Neural oscillatory activities in basal ganglia have prominent roles in cognitive processes. However, the characteristics of oscillatory activities during cognitive tasks have not been extensively explored in human Globus Pallidus internus (GPi). This study aimed to compare oscillatory characteristics of GPi between dystonia and Parkinson's Disease (PD). A dystonia and a PD patient performed the Intra-Extra-Dimension shift (IED) task during both on and off-medication states. During the IED task, patients had to correctly choose between two visual stimuli containing shapes or lines based on a hidden rule via trial and error. Immediate auditory and visual feedback was provided upon the choice to inform participants if they chose correctly. Bilateral GPi Local Field Potentials (LFP) activity was recorded via externalized DBS leads. Transient high gamma activity (~ 100-150 Hz) was observed immediately after feedback in the dystonia patient. Moreover, these bursts were phase synchronous between left and right GPi with an antiphase clustering of phase differences. In contrast, no synchronous high gamma activity was detected in the PD patient with or without dopamine administration. The off-med PD patient also displayed enhanced low frequency clusters, which were ameliorated by medication. The current study provides a rare report of antiphase homotopic synchrony in human GPi, potentially related to incorporating and processing feedback information. The absence of these activities in off and on-med PD patient indicates the potential presence of impaired medication independent feedback processing circuits. Together, these findings suggest a potential role for GPi's synchronized activity in shaping feedback processing mechanisms required in cognitive tasks.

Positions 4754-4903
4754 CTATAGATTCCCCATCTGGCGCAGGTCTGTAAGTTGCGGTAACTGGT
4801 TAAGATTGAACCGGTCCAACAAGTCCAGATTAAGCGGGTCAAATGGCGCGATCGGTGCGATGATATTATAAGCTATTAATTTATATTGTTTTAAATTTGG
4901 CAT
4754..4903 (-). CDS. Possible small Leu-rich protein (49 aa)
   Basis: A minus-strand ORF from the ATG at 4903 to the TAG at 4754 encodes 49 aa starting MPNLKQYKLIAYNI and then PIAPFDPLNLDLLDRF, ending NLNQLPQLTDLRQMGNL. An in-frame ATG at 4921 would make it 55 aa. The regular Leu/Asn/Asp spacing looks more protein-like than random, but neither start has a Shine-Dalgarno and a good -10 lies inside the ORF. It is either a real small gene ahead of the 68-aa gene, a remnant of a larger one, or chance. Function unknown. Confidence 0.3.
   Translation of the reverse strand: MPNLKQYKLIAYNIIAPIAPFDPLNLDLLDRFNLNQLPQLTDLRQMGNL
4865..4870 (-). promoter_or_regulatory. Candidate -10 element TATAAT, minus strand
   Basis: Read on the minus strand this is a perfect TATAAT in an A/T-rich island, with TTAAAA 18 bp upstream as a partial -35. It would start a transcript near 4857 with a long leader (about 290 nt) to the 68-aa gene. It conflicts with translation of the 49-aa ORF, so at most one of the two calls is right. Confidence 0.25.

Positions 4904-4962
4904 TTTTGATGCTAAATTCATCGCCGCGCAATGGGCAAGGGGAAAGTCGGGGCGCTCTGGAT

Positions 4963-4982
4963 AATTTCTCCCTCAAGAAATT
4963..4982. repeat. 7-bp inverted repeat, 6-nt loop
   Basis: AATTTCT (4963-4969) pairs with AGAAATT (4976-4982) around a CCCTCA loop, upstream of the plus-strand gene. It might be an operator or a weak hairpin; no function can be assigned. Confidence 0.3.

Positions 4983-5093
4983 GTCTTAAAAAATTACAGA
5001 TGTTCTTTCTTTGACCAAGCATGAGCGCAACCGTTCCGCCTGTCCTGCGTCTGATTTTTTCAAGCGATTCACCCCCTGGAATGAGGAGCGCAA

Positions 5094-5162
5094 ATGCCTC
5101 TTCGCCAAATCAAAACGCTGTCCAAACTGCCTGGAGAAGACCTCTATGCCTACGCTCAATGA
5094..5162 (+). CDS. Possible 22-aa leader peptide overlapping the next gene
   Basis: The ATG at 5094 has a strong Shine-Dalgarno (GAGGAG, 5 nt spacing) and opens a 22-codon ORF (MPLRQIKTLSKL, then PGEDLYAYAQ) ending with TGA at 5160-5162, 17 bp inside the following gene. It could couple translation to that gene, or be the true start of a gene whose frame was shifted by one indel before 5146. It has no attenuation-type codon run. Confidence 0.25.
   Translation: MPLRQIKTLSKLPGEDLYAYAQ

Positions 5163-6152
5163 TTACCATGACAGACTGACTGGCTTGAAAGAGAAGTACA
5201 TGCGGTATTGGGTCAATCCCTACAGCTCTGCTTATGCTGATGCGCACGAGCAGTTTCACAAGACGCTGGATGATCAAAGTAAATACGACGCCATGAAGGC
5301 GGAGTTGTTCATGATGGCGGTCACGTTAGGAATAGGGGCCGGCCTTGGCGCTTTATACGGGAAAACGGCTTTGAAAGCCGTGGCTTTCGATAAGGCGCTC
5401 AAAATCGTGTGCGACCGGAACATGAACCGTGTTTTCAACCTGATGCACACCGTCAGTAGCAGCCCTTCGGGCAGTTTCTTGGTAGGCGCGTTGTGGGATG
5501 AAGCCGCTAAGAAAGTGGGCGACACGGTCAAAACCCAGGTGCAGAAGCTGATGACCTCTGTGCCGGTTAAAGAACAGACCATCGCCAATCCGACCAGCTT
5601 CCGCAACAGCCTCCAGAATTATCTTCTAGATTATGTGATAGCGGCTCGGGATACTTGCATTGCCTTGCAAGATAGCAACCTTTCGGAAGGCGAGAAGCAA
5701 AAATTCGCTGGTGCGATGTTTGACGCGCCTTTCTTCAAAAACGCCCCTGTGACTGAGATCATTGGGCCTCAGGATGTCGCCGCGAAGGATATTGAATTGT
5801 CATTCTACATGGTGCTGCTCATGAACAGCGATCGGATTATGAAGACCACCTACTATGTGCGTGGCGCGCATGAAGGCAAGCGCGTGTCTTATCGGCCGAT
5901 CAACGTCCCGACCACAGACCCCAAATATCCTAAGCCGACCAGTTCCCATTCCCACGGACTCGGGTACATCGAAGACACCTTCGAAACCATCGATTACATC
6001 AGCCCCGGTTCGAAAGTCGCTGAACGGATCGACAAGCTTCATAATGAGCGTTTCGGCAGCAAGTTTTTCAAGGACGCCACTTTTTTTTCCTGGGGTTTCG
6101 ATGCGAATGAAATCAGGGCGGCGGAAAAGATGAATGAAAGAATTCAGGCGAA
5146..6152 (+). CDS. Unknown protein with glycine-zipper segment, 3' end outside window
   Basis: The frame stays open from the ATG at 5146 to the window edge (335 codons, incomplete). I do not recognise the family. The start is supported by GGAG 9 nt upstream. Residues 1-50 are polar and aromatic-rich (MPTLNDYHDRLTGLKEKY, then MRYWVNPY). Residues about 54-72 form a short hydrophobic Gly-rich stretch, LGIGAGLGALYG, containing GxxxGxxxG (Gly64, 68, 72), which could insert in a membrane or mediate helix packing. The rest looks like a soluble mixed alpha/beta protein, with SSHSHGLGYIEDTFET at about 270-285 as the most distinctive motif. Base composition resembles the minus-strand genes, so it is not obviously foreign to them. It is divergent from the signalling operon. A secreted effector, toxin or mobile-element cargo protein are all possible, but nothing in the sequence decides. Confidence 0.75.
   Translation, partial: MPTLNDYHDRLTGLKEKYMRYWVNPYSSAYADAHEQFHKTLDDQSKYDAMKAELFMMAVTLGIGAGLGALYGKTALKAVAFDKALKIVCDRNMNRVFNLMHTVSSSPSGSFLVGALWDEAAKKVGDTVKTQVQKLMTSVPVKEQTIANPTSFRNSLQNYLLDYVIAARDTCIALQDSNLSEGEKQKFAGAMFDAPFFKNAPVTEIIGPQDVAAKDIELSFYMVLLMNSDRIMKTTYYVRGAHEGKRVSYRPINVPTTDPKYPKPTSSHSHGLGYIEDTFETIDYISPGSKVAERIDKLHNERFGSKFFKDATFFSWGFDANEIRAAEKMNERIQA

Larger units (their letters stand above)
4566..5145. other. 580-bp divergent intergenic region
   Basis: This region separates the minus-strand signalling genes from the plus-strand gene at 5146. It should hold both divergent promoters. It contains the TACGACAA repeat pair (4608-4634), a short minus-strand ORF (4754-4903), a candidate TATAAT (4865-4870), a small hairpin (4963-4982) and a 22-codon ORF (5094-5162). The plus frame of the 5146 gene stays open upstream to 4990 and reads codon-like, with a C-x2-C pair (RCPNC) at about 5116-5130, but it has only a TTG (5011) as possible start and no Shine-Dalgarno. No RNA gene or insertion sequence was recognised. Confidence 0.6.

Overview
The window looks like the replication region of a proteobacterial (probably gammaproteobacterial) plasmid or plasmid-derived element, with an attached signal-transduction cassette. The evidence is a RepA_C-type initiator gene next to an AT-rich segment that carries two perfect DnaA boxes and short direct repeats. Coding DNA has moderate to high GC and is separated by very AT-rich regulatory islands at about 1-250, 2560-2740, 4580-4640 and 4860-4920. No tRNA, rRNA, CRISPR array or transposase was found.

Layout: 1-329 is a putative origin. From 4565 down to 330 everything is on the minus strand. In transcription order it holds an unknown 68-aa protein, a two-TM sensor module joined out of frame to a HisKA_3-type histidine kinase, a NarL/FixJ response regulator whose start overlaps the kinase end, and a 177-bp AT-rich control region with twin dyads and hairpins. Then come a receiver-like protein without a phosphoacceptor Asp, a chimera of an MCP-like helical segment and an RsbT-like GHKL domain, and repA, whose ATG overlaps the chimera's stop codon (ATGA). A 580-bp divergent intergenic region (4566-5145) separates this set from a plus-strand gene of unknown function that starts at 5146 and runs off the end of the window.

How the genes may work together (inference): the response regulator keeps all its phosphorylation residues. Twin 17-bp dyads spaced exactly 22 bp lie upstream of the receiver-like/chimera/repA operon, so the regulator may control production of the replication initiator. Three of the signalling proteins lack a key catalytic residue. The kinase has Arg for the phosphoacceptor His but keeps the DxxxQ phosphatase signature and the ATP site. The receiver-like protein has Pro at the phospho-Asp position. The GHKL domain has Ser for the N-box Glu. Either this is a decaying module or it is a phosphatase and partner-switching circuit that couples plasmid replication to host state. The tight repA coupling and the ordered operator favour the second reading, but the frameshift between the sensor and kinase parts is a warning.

Humans, Globus Pallidus, Dystonia, Feedback, Deep Brain Stimulation, Parkinson Disease, Dystonic Disorders